When in one of the parts in imitative counterpoint the note values are extended in duration compared to the rate at which they were sounded when introduced.


When in one of the parts in imitative counterpoint the note values are reduced in duration compared to the rate at which they were sounded when introduced.

Free counterpoint

From a historical perspective, Strict Counterpoint was chiefly practiced during Renaissance. Broadly speaking, due to the development of Harmony, from Baroque period on, most contrapuntal compositions were written in the spirit of Free Counterpoint.

Nonetheless, according to Kent Kennan: "....actual teaching in that fashion (free counterpoint) did not become widespread until the late nineteenth century." (Kent Kennan - Counterpoint p. 4[full citation needed])

Main features of Free Counterpoint:

1. All forbidden chords, such as 2nd-inversion, seventh, ninth etc., can be used freely in principle of Harmony

2. Chromaticism is allowed

3. The restrictions about rhythmic-placement of dissonance are removed. It is possible to use passing tones on the accented beat


Linear counterpoint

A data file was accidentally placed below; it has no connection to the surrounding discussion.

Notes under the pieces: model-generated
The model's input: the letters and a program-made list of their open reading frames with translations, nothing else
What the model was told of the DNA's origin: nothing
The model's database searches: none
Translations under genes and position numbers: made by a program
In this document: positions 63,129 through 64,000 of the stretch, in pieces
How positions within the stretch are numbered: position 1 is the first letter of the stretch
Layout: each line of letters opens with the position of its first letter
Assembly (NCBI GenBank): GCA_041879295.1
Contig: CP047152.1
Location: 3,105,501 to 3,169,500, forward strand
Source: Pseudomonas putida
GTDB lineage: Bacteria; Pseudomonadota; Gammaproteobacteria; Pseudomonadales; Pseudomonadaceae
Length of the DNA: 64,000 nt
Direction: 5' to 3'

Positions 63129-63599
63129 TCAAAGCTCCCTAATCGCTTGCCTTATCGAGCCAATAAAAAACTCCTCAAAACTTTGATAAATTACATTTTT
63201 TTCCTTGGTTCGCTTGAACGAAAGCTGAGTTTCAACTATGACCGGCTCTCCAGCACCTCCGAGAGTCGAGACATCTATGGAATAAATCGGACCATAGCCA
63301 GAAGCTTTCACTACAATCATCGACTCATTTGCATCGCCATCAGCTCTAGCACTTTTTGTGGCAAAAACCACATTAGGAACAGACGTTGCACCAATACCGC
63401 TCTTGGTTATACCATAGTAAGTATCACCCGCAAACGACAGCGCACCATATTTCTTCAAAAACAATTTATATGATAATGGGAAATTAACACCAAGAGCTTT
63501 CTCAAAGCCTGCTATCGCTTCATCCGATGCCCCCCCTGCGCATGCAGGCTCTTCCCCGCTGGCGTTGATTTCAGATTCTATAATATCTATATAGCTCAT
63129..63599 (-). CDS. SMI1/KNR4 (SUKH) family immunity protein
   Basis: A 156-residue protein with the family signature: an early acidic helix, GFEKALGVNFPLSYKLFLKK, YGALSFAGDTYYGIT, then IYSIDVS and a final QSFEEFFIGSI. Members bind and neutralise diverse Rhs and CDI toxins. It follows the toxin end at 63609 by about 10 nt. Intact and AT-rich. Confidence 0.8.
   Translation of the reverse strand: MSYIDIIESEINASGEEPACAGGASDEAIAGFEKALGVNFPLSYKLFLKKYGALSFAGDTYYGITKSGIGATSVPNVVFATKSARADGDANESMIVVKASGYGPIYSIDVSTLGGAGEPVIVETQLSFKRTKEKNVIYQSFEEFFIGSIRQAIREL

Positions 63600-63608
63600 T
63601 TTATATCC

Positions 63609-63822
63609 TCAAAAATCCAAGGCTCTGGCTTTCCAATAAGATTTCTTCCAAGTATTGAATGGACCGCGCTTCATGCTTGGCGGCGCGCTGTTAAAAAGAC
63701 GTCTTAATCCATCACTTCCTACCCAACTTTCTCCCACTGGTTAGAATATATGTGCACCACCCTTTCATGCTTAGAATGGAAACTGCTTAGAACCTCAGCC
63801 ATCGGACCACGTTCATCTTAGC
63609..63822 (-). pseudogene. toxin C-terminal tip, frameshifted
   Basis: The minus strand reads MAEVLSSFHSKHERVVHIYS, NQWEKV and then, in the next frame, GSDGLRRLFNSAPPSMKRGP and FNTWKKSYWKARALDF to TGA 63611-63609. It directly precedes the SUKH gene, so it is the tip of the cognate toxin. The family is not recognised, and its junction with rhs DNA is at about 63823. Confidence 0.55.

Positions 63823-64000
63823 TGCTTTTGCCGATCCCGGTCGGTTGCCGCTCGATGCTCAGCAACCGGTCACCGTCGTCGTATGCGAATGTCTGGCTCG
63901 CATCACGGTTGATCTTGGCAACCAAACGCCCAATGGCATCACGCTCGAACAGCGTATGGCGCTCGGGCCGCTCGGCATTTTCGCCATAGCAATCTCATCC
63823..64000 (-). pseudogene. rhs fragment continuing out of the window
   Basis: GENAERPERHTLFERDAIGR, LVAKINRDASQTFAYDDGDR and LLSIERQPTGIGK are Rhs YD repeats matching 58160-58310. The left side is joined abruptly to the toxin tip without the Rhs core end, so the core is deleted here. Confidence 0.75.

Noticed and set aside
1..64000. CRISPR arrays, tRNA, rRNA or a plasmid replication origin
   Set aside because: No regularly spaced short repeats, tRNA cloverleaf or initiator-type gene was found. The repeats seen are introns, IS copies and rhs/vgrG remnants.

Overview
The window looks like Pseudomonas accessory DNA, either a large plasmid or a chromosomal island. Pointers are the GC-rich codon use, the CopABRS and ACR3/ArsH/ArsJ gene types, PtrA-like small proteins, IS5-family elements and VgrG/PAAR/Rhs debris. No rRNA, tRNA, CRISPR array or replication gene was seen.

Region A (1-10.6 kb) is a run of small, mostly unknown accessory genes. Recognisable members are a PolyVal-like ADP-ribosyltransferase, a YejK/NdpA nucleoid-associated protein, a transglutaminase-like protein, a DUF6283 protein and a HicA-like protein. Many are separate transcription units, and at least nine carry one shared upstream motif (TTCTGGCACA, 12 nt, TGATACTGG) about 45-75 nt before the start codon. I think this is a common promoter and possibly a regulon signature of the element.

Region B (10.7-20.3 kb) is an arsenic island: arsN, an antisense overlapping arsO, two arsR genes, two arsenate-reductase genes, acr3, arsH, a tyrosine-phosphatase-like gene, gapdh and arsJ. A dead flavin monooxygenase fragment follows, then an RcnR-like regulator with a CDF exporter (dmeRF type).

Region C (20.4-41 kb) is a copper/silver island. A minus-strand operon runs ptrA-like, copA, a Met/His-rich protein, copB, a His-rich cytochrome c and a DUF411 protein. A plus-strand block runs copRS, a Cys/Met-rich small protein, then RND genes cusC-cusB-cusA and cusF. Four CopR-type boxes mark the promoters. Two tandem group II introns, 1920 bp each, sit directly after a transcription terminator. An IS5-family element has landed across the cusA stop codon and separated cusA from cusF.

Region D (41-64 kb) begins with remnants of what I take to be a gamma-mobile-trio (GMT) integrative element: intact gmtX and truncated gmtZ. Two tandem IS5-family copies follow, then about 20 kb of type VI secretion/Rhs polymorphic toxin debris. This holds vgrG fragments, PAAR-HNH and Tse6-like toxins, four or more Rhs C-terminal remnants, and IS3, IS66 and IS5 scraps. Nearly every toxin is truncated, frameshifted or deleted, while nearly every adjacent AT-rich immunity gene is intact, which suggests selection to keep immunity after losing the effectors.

Linear counterpoint from Stravinsky's Octet. Note the C major ostinato and frequent dissonances and accidentals, including F♯.

Linear counterpoint is "a purely horizontal technique in which the integrity of the individual

melodic lines is not sacrificed to harmonic considerations. The voice parts move freely, irrespective of the effects their combined motions may create." In other words, either "the domination of the horizontal (linear) aspects over the vertical"is featured or the "harmonic control of lines is rejected."

Associated with neoclassicism, the first work to use the technique is Stravinsky's Octet (1923), inspired by Bach and Palestrina. However, according to Knud Jeppesen: "Bach's and Palestrina's points of departure are antipodal. Palestrina starts out from lines and arrives at chords; Bach's music grows out of an ideally harmonic background, against which the voices develop with a bold independence that is often breath-taking."